by Wendy Johnstone
As we prepare for our upcoming webinar, Acute Care for Caregivers, I thought it would be handy to blog on a trip to the Emergency Department (ED).
I’m reminded of my last visit to the ED. After rupturing my Achilles tendon in a squash tournament, I was taken to our local hospital where upon arrival, I discovered I didn’t have my CareCard on me. Which surprised me, as I was certain it was something I kept in my wallet at all times. Even worse, I neglected to bring my phone which had all my emergency contacts in it. So here I was: in hospital, alone, heavily drugged and having to make some very important decisions.
Since we can’t bubble-wrap ourselves or the people we care for, the best we can do is keep critical information on hand in the event it’s required, including:
· Information required for hospital admission such as birth date, CareCard and other health insurance numbers, address and telephone numbers;
· List of medications (prescription and non-prescription) and allergies (both to food and medications); One of the easiest ways keep this current is to get a printout each time you visit your pharmacist;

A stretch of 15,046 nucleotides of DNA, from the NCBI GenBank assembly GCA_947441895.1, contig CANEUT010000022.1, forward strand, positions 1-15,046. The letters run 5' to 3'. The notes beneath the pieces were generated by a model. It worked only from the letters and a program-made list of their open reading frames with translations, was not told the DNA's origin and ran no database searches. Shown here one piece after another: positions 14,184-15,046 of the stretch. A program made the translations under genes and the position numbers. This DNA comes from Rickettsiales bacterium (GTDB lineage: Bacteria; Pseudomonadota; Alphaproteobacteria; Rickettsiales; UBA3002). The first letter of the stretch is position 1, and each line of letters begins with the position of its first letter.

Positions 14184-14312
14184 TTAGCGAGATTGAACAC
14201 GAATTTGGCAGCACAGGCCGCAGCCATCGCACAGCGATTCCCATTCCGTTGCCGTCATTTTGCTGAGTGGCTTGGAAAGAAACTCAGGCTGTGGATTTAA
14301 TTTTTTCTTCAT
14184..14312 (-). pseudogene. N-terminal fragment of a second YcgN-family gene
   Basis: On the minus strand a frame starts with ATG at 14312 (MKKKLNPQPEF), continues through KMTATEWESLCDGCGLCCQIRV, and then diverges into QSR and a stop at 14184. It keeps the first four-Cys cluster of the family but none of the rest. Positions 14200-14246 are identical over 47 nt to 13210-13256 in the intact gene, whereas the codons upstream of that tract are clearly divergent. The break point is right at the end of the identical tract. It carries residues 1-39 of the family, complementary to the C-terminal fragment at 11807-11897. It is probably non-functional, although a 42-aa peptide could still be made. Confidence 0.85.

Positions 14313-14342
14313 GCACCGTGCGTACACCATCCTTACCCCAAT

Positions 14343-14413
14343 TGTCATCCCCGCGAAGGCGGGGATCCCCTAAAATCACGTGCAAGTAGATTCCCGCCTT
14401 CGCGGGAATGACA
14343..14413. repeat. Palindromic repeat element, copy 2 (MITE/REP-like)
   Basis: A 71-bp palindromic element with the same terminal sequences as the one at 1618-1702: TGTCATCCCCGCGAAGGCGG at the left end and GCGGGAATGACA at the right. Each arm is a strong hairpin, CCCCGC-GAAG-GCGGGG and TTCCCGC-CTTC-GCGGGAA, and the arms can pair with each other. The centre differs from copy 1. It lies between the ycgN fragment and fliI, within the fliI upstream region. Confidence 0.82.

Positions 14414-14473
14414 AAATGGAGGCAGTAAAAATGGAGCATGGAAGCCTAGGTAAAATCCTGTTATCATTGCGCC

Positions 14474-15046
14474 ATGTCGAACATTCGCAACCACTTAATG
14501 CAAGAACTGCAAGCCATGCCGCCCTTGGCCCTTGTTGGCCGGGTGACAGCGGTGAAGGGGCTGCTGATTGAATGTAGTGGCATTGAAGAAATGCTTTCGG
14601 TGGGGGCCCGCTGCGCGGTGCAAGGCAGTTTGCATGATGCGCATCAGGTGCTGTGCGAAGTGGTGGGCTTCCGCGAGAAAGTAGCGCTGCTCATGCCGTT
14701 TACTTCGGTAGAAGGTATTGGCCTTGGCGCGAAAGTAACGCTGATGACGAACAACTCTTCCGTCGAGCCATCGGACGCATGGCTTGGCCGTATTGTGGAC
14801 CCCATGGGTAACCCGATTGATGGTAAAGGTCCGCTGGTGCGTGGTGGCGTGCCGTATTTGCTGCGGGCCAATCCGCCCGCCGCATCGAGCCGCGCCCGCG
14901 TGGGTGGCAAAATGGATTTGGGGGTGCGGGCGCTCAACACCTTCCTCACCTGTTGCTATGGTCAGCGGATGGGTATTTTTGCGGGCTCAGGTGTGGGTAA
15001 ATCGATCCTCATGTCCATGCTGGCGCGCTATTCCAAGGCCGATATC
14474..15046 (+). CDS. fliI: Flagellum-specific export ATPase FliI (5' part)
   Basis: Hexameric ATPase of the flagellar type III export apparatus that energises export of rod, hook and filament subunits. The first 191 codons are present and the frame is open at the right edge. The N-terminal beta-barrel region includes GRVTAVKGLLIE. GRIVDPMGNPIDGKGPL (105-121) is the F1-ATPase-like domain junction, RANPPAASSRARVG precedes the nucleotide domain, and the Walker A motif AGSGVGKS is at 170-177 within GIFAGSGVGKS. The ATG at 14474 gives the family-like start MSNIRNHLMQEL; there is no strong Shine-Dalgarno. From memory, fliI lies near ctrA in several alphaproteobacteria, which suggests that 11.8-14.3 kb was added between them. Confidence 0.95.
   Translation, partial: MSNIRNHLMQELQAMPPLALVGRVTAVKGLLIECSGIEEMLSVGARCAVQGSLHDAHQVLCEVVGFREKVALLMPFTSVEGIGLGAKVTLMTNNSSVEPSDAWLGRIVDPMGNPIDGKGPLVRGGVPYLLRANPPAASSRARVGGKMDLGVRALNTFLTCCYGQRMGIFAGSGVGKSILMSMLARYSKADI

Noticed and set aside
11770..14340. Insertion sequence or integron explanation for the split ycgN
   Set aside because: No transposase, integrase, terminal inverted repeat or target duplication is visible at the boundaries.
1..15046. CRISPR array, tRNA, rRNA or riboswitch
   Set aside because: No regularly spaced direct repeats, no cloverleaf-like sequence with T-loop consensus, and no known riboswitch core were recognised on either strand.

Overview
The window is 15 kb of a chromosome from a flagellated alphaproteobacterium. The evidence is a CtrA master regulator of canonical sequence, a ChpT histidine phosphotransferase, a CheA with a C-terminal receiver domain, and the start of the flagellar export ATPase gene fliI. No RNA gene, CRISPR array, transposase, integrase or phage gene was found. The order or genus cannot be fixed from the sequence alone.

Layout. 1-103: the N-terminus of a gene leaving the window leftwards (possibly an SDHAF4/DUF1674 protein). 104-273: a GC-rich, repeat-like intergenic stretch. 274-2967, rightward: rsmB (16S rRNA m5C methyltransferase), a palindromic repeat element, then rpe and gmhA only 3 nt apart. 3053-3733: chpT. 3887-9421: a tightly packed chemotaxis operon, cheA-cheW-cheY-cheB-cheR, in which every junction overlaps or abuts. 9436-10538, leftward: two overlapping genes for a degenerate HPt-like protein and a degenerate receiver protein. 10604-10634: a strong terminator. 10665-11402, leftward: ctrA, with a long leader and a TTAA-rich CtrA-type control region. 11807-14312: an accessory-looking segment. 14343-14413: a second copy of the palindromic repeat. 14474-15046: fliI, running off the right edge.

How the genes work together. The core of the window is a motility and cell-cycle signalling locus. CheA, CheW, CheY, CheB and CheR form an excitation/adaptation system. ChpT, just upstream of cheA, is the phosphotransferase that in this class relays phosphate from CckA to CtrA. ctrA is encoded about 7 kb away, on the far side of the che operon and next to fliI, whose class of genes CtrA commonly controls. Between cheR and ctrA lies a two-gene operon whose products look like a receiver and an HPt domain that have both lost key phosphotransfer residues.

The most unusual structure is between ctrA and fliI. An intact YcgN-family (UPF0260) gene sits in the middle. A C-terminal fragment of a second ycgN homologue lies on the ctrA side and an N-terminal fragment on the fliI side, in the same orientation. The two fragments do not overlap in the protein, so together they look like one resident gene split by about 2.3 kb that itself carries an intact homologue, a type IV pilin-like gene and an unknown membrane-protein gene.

· Medical history, past surgeries and recent hospitalizations also helps to speed up the diagnosis and processes. Otherwise, the hospital personnel are literally starting from scratch;
· Contact information for physician;
· Any type of health care directive
Of course, with any medical information, it’s best when current. Updating medical information is unlikely to be at the top of your to-do list; consider putting a reminder in your calendar or Blackberry in three- to six-month intervals. Make copies of your medical information and keep it in different locations. For example, some people keep a copy taped on the back of their bedroom door or on the fridge. It’s always handy for other family or neighbours to have a copy, too.
Some pharmacies carry a small vial that holds all of your medical information, and is stored in your refrigerator. It’s very handy for the paramedics or firemen to quickly locate and provides vital medical information and your medical history.
Finally, most trips to the ED average more than four hours, so don’t forget to pack your patience. Of course, up-to-date medical information is just one important aspect of a visit to your local emergency room. There are plenty more strategies, which we will plan to cover in our upcoming webinar.
And if you haven’t signed up yet for our upcoming webinar, here’s the link (https://thecaregivernetwork.ca/event/acute-care-caregivers/). The webinar will cover topics
from what to have ready to take with you to the ED; how to interact with health care providers, who to talk to and when; how to advocate for your care recipient without being labelled a pest, and how to work with acute care staff for the best discharge possible.